General Motors Warns Tariffs Will Lead To ‘A Smaller GM’ As ‘Stable Genius’ Trade Strategy Backfires (Again)

Witness the domino effect.

Two weeks after Daimler became the first major company to issue a profit warning citing international trade tensions and four days after Harley-Davidson revealed plans to move some production to Europe in what amounts to an effort to retain access to the European market, General Motors is out warning that tariffs could prompt the company to cut its U.S. presence.

Specifically, GM is citing the administration’s proposal to tax vehicle imports, a move the company says “could lead to a smaller GM”.

The U.S. Section 232 National Security Investigation of Imports of Automobiles and Automotive Parts has the potential to “undermine competitiveness versus foreign carmakers” and chances “provoking retaliation by other countries”, GM continues, in comments filed with the Commerce Department.

This is just the latest example of Trump’s trade “strategy” (scare quotes there for a reason) backfiring in spectacular fashion.

Early last year, Trump hosted the CEOs of GM, Ford and Fiat Chrysler in a push to promote American manufacturing. “We have a very big push on to have auto plants and other plants – many other plants,” he said at the start of that meeting, adding that “it’s happening.”

Got that? “It’s happening.”

Well actually, no. The opposite is now “happening”. And precisely because Trump doesn’t understand economics or trade or business or anything at all really. Here’s what he tweeted after that meeting, just for old time sake:

Note that there’s a lot of hilarious precedent here. For instance, Trump famously took credit for GM’s decision to shutter one of its plants in South Korea. Here’s the clip, from February:


The problem? That had nothing to do with Trump. Here’s what GM said the day after Trump made those comments:

The announcement is related to our need to restructure our business in South Korea. Depending on the outcome of those restructuring efforts there could be broad global implications but as we said yesterday we need the full engagement of all stakeholders with a sense of urgency.

Fast forward to last month and there was this (from Reuters):

Fresh off a $7 billion rescue for its loss-making South Korean operation, General Motors faces a new threat as U.S. President Donald Trump considers higher vehicle import tariffs that could “make or break” its Asian subsidiary.

Earlier this month GM agreed on the bailout package with the South Korean government in return for a pledge to stay in the country for at least 10 years, purchase more Korean-made parts and produce two new models popular in the U.S. market.

But less than two weeks later, the Trump administration launched a national security investigation into car and component imports that could lead to new U.S. tariffs similar to those imposed on imported steel and aluminum in March.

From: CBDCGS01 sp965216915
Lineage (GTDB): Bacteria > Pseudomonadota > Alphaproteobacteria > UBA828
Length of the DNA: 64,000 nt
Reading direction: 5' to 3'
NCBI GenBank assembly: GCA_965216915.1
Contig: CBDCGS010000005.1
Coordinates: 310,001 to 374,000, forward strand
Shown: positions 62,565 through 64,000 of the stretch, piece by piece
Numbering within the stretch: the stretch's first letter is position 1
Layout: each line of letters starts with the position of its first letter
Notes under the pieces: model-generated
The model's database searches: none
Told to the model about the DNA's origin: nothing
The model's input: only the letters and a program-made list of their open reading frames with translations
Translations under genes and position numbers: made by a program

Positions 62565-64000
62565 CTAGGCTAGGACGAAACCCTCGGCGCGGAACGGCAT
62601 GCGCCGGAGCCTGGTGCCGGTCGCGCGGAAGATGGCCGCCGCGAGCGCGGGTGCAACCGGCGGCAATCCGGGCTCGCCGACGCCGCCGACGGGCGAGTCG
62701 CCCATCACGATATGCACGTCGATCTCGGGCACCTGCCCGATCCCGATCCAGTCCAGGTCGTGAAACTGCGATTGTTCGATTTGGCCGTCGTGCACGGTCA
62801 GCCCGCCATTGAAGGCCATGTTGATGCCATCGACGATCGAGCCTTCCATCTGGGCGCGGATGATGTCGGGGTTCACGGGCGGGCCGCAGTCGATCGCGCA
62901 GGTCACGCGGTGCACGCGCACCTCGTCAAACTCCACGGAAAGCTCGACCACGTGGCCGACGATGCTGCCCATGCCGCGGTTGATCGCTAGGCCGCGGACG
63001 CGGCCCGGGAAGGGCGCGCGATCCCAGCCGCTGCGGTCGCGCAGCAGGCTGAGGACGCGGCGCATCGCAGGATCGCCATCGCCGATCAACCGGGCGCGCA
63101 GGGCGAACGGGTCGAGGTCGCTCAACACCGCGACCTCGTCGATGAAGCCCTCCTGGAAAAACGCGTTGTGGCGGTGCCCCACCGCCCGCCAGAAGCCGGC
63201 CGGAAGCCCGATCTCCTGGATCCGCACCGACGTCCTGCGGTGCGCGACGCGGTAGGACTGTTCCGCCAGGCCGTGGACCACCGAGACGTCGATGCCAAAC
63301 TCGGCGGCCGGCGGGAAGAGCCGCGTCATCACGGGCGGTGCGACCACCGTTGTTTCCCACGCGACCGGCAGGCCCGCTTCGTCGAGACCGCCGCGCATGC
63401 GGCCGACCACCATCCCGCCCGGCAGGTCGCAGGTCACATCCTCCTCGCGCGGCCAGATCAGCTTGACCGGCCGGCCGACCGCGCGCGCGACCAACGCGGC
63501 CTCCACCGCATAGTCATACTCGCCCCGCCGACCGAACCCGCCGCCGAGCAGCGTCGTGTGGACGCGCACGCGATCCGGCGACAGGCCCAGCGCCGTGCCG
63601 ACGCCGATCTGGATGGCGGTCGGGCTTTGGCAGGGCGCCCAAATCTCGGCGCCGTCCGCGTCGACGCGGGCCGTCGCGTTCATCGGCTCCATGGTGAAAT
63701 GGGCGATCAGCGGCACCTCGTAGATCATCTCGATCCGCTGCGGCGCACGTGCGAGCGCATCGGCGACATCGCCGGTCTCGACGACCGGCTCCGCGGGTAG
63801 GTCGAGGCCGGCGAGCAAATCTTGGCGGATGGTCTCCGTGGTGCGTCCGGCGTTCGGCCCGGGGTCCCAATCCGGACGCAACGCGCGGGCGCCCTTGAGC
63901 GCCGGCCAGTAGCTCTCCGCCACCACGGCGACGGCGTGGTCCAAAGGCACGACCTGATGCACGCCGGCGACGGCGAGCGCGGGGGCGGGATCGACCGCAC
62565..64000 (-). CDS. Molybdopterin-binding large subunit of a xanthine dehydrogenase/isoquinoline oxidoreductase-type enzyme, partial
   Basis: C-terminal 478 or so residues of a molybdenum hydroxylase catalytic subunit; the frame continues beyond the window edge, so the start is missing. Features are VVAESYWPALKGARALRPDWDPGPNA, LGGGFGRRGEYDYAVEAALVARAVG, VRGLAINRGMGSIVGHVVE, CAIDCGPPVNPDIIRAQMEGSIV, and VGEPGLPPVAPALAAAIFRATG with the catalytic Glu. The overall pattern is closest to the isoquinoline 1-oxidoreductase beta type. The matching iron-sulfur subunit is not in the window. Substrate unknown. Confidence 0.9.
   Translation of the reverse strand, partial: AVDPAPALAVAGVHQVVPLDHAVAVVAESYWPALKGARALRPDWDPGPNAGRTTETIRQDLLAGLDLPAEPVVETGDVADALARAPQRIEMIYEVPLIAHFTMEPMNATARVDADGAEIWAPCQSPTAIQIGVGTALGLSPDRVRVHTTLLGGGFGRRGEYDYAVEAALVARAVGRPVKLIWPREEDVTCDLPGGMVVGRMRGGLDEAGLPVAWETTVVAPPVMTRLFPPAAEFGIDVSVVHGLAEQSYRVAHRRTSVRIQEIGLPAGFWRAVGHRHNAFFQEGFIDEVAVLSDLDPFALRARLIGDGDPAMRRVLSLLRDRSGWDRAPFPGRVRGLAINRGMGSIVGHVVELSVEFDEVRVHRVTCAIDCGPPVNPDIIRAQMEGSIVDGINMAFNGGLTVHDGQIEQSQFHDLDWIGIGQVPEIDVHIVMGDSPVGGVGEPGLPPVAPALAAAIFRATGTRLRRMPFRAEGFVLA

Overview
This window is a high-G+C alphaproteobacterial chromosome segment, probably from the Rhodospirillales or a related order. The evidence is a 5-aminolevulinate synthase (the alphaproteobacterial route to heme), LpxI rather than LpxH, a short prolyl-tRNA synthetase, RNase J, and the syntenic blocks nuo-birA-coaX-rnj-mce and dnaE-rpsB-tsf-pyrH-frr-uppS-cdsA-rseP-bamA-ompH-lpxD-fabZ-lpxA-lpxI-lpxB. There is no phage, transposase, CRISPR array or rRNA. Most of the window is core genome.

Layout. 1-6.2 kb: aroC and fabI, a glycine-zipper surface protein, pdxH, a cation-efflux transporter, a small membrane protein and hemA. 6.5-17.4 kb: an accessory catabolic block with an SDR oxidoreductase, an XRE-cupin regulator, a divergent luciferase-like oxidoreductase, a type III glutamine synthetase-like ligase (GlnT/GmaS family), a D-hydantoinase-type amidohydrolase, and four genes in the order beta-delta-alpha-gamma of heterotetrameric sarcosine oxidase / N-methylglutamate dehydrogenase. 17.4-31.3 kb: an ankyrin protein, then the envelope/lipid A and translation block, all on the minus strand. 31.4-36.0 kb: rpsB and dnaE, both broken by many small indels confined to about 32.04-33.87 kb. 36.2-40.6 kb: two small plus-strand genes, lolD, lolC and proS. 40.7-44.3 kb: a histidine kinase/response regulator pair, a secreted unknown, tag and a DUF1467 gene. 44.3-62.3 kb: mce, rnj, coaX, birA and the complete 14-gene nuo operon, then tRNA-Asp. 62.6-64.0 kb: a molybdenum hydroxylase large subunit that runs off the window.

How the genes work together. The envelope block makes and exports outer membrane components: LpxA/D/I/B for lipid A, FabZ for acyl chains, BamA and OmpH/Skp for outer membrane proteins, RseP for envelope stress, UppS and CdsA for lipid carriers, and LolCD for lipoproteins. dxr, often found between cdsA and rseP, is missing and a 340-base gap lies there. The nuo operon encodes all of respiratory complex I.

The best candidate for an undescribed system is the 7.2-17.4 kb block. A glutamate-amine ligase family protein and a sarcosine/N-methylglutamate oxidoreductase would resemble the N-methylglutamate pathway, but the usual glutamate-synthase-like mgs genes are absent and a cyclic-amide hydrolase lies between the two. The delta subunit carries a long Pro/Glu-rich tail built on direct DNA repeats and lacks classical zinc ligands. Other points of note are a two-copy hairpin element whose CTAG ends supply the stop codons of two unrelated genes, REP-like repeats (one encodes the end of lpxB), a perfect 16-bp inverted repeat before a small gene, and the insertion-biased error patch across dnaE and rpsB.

Higher tariffs would be painful for Asian automakers whose shipments accounted for one third of U.S. vehicle imports last year through heavyweights such as Toyota and Hyundai Motor.

They could also have a devastating impact on smaller players such as GM Korea and its plan to become a major export hub again.

“This is a matter that could make or break GM Korea,” a person familiar with GM’s situation told Reuters.

So you can see how this latest news has the potential to be a sore spot for the administration.

You’ll recall that when the administration first suggested it could use “national security” as an excuse to tax imports, Cody Lusk, president of the American International Automobile Dealers Association had this to say:

To treat auto imports like a national security threat would be a self-inflicted economic disaster for American consumers, dealers, and dealership employees.

And here’s what Japanese Trade Minister Hiroshige Seko said at the time:

Imposing broad, comprehensive restrictions on such a large industry could cause confusion in world markets, and could lead to the breakdown of the multilateral trade system based on WTO rules.

Oh, and don’t forget about John Bozzella, head the trade group Global Automakers (they represent Toyota, Nissan, and Hyundai, among other companies) who said this in April:

To our knowledge, no one is asking for this protection. This path leads inevitably to fewer choices and higher prices for cars and trucks in America.

And on and on.

Trump has ratcheted up threats against European automakers over the last several weeks, leading directly to continued weakness in the SXAP which is very nearly in a bear market, despite limping higher on Friday:


Now let’s see how long it takes before Trump throws GM under the bus just like he did that other “American icon“.

My guess: Trump will threaten GM like he did Harley. Of course I don’t know why I would think that…

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